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‘Special’ kids find direction on the stage

Posted By ISRAEL21c Staff On December 4, 2007 @ 9:03 am In | No Comments

“You will be a pilot. I can feel it,” says a confident father-to-be speaking of his future son, in Life as a Stage, a play based on personal stories written by noted Israeli playwright Shai Pitovsky and recently performed by eight young actors with significant learning and adjustment disabilities in front of an audience of some 300 in Ra’anana.

“Life as a Stage” is about the sadness, the bewilderment, and the struggles of young people who realize early on that they will never become IDF pilots. Based largely on their lives, the play describes, with humor and insight, their attempts to discover how they fit into a world in which they are always a little bit different.

As one mother in the play puts it when her son asks why he is going to a “special” school, when everyone, after all, is special, “You’re a little more special.” That is the story of their lives.

The eight young actors are students in special university course called ‘The Art of Living’ run in conjunction with a Ra’anana-based non-profit organization called Beit Issie Shapiro. The 26-year-old effort provides comprehensive services for children and adults with developmental disabilities and other special needs.

Their ‘Trump International Institute for Continuing Education in Developmental Disabilities’ offers the serious, two year academic program adapted for those who don’t fit into a regular academic track. ‘The Art of Living’ was first instituted at Bar Ilan University five years ago as an introduction to practical psychology and philosophy. Among the subjects taught were assertiveness, cognitive behavior therapy and the philosophy of Holocaust survivor Viktor Frankl, whose Man’s Search for Meaning describes a method of finding meaning in all forms of existence, even the most difficult ones.

“Such philosophies were intended to help the students realize that they can live worthwhile lives even with disabilities,” said the Trump Institute’s director, Dr Benny Hozmi,

So successful was the program that this year, it was extended to another course – this time on ‘Basics of Theater’ run by actor/director Itzkik Weingarten in conjuction with the School of Stage Arts in Seminar Hakibbutzim State Teachers College.

“We chose theater as the subject of the course,” said Hozmi, “because we wanted the students to realize that though they may be limited in some respects, they are capable of developing in many other fields, such as music and theater.”

That aim is in keeping with the philosophy of the Trump Institute, whose broader goal is the inclusion and integration of those with special needs in the community and the strengthening of their quality of life. Among the projects that the Institute offers, for example, are courses for parents of special needs youngsters, in which such subjects as bonding, legal rights and sexual education are discussed.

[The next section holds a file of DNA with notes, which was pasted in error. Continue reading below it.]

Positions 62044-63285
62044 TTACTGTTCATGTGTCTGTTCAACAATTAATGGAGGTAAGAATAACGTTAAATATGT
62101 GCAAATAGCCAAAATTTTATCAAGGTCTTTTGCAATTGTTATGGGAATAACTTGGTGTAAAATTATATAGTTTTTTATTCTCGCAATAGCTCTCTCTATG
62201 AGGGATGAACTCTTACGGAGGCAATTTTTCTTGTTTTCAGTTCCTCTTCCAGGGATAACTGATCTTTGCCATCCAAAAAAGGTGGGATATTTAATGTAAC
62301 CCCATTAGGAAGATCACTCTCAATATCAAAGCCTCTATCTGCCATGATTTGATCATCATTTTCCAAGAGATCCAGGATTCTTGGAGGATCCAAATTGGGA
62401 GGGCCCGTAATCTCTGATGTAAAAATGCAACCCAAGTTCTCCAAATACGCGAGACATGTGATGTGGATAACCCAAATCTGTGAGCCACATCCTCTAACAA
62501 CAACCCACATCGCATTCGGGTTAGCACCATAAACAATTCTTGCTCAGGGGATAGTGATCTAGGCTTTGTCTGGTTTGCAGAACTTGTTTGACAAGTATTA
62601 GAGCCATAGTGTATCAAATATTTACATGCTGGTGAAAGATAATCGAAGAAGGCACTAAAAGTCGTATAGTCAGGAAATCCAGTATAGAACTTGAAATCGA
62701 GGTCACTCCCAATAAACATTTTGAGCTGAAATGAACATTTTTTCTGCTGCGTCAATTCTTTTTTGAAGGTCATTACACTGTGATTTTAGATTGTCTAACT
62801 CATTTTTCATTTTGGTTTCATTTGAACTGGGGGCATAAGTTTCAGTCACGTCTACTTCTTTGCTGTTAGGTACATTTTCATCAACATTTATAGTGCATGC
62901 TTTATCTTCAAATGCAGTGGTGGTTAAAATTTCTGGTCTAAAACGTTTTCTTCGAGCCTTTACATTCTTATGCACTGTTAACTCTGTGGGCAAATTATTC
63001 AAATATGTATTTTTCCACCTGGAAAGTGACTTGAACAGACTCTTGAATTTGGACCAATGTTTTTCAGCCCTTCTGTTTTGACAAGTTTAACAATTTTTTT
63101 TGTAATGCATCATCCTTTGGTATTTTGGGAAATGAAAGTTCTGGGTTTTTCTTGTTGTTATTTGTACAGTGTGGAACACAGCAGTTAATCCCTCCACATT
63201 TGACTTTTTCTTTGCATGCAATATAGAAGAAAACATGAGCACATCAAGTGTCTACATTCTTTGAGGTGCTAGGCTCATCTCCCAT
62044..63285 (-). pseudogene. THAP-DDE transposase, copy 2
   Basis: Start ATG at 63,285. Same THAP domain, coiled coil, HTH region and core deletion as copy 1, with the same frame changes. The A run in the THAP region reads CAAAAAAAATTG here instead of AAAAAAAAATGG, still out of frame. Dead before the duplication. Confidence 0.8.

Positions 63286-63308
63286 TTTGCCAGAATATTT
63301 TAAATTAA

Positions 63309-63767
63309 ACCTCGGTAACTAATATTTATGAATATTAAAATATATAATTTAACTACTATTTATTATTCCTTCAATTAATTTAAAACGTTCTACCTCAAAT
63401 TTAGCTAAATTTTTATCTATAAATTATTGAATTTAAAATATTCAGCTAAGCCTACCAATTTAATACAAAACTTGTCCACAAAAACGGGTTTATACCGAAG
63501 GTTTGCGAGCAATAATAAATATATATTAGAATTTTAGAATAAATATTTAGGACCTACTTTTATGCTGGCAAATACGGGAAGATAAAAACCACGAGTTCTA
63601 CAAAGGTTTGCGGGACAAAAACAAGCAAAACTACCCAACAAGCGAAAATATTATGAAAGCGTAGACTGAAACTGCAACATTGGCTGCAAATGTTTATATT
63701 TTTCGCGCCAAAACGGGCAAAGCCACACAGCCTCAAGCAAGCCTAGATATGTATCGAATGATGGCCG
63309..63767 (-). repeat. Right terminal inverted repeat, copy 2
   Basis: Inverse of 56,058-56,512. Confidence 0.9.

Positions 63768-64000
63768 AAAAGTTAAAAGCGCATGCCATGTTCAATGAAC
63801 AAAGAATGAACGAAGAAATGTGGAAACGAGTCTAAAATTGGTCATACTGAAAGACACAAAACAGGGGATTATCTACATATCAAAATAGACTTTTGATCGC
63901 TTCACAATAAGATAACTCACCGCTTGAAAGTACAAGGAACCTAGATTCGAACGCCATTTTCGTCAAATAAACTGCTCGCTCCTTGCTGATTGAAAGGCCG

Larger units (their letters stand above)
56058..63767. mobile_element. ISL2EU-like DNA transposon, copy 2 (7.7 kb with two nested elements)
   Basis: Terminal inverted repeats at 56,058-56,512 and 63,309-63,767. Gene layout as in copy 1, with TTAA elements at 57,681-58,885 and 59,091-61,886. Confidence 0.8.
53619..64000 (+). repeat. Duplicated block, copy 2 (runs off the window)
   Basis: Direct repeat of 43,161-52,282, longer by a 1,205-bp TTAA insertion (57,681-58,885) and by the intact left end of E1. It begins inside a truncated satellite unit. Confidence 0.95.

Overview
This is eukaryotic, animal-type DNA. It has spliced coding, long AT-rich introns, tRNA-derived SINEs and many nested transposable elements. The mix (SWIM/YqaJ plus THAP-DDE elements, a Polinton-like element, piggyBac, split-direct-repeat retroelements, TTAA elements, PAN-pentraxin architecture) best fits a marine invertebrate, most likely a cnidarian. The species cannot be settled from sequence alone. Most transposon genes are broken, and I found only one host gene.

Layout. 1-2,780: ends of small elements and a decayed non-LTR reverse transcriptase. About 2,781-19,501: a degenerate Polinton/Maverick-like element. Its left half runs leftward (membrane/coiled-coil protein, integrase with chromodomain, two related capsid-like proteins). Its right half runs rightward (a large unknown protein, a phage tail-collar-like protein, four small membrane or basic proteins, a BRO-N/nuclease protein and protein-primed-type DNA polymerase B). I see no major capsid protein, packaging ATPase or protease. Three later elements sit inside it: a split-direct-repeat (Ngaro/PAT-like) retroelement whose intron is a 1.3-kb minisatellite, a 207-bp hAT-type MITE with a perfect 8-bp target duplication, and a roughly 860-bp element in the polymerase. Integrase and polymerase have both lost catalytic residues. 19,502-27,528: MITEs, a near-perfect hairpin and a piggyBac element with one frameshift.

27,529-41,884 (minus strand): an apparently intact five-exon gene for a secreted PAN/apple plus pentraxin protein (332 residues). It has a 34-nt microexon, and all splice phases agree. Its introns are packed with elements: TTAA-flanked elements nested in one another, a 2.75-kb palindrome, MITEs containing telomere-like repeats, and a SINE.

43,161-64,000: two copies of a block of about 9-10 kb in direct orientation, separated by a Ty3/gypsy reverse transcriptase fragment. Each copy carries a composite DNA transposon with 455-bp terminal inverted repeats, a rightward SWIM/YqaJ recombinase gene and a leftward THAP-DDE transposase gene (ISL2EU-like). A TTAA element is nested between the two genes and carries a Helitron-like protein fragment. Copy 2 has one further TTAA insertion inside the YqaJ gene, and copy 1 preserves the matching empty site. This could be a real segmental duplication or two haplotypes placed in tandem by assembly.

Those elements are undoubtedly helpful, but Hozmi thinks they may be a little patronizing to the young people themselves.

“Maybe they could speak for themselves and become their own advocates, without a mediator. If they could manage to achieve success in something, no matter what, that would give them confidence in their own powers,” he said, adding that the theater course is one attempt to give them such confidence.

The young people who took part in the ‘Basics of Theater’ have significant cognitive and adjustment disabilities that make them almost, but not quite normal. They fall between stools; not completely comfortable in ordinary life, but by no means mentally deficient. Taught by director Ilan Shani (together with Pitovsky and Michal Maman), the students learned such stagecraft skills as voice development, stage art, movement, improvisation and history of the theater, culminating in the writing and performance of their autobiographical play Life as a Stage.

The play describes what it is like wanting to fit in like everyone else, but never actually knowing how. The actor who represents all of them starts off normally, but then, at some point in his schooling, it becomes obvious that something is not quite right. He has difficulty learning; as one actor puts it, “he added things that were not allowed and subtracted without even knowing what was allowed.”

And then come the ‘special’ school, and the exclusion from IDF service. The society that he was once part of now rejects him. Soon, the actor is wearing a mask, representing a false fa├žade, or what psychologist DW Winnicott calls ‘the false self’. He pretends to be what he thinks he has to be in order to be accepted by society, because to be ‘me’ isn’t enough.

He describes, for example, how the girls he meets always ask him what he did in the army, which is a norm for most Israelis. The line he uses is ‘I can’t tell you, because if I did, I would have to kill you!’ That gets a laugh, but there is an underlying sense of unease. What happens when she finds out the truth?

In this sense, the play’s title Life as a Stage is literally true: he is constantly acting a part. But in another sense, the play has a happier outcome. Through this theater course and others like it, each participant may have gathered the confidence to move on to another, more secure stage in life. The hope is that such courses will teach each of them that to be ‘me’ is indeed enough.